The Slant Four originated in 1966, it was the first production overhead camshaft design to use a rubber toothed belt to drive the camshaft from the crankshaft, a method used on almost all modern engines.
The engine features four inline cylinders inclined at an angle of approximately 45 degrees (hence the name), and this is because the engine was developed by taking a V8 design from General Motors in the US and cutting it in half. There is a single overhead camshaft operating two valves per cylinder. The block and crossflow head are both of cast iron. The engine makes good use of the cylinder inclination to lower the overall height of the engine, which allowed for more aerodynamic designs of cars to be achieved by lowering the bonnet line. It also means most of the engine is very easy to access for maintenance, with the exception of the exhaust manifold, which is "underneath" the slanted cylinders.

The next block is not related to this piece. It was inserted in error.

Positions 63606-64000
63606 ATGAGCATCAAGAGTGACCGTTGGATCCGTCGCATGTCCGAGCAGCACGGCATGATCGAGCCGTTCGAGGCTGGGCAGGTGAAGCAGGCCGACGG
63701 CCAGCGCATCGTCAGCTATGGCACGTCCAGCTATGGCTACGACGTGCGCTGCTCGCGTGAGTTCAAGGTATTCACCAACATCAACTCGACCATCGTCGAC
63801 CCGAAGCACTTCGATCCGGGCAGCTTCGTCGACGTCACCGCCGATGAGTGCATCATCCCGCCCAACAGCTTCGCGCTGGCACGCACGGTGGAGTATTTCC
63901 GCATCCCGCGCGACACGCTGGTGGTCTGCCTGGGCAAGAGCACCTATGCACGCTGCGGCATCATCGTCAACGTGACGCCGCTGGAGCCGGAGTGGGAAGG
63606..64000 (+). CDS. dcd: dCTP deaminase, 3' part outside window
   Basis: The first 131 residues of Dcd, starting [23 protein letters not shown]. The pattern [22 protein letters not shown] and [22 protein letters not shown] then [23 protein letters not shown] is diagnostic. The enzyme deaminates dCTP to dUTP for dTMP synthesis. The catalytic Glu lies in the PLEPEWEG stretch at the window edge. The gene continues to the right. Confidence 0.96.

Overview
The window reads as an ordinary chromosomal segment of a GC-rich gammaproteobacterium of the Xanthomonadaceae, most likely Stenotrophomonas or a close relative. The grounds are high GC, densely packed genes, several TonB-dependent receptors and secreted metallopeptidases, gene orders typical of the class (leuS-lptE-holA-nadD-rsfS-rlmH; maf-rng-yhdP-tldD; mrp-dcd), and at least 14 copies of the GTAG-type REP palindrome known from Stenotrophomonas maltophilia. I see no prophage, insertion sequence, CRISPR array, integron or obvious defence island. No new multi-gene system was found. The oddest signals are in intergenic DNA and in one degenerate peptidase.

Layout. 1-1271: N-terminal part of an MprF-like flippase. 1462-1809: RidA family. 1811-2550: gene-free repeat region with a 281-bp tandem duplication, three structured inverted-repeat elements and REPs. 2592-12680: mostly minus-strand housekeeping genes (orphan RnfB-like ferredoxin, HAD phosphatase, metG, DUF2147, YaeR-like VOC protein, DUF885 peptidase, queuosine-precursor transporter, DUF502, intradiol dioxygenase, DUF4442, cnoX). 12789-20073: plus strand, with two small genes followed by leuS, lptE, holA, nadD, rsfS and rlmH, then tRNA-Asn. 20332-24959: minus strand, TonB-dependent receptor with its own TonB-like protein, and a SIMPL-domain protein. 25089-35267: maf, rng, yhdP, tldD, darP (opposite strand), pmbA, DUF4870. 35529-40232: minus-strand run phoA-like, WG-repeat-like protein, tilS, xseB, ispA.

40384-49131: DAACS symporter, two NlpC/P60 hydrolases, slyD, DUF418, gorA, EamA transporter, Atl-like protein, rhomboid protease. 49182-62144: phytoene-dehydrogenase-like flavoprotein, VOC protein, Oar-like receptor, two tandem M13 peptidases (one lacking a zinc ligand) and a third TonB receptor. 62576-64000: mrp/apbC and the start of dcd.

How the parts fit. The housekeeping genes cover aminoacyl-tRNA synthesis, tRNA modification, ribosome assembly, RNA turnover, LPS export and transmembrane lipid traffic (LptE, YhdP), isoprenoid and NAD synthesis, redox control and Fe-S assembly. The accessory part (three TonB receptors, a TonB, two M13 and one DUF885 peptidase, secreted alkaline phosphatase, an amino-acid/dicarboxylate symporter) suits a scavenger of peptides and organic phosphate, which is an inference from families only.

The first car to use the engine was the 1967 Victor, at a capacity of 1600 cc. Later variants were produced with capacities of 1800, 2000 and 2300 cc, and Blydenstein racing developed a long stroke version with a capacity of 2600 cc, in which form is could produce almost 250 bhp (186 kW). The block is immensely strong and could handle huge increases of power without modification. The larger capacities are renowned for their immense torque (having such large pistons) but a downside of this is that they are not very smooth running or high-revving.
The design became the basis for the Lotus 2.0 and 2.2 engines used in a wide variety of sports cars, but while the basic block was copied almost unchanged, it was cast in aluminium alloy instead of iron, which made it considerably lighter. The Lotus engine also used a different cylinder head of light alloy, featuring double overhead camshafts and four valves per cylinder. Vauxhall also developed a 16-valve head for the engine in the late 1970s, which was used on the Chevette HS, but this design suffered a number of problems in use, and the Lotus head was much better - so much so that for the rally cars, Vauxhall substituted the Lotus head, breaking the rules and getting themselves disqualified for one of the rallying seasons.
The engine was widely used in many models of car, and was also developed into a marine engine for boats and was popular with amateurs due to its great strength, tunability and simplicity. The engine was still being manufactured well into the 1980s for the Bedford CF Van, and many of them are still in daily use.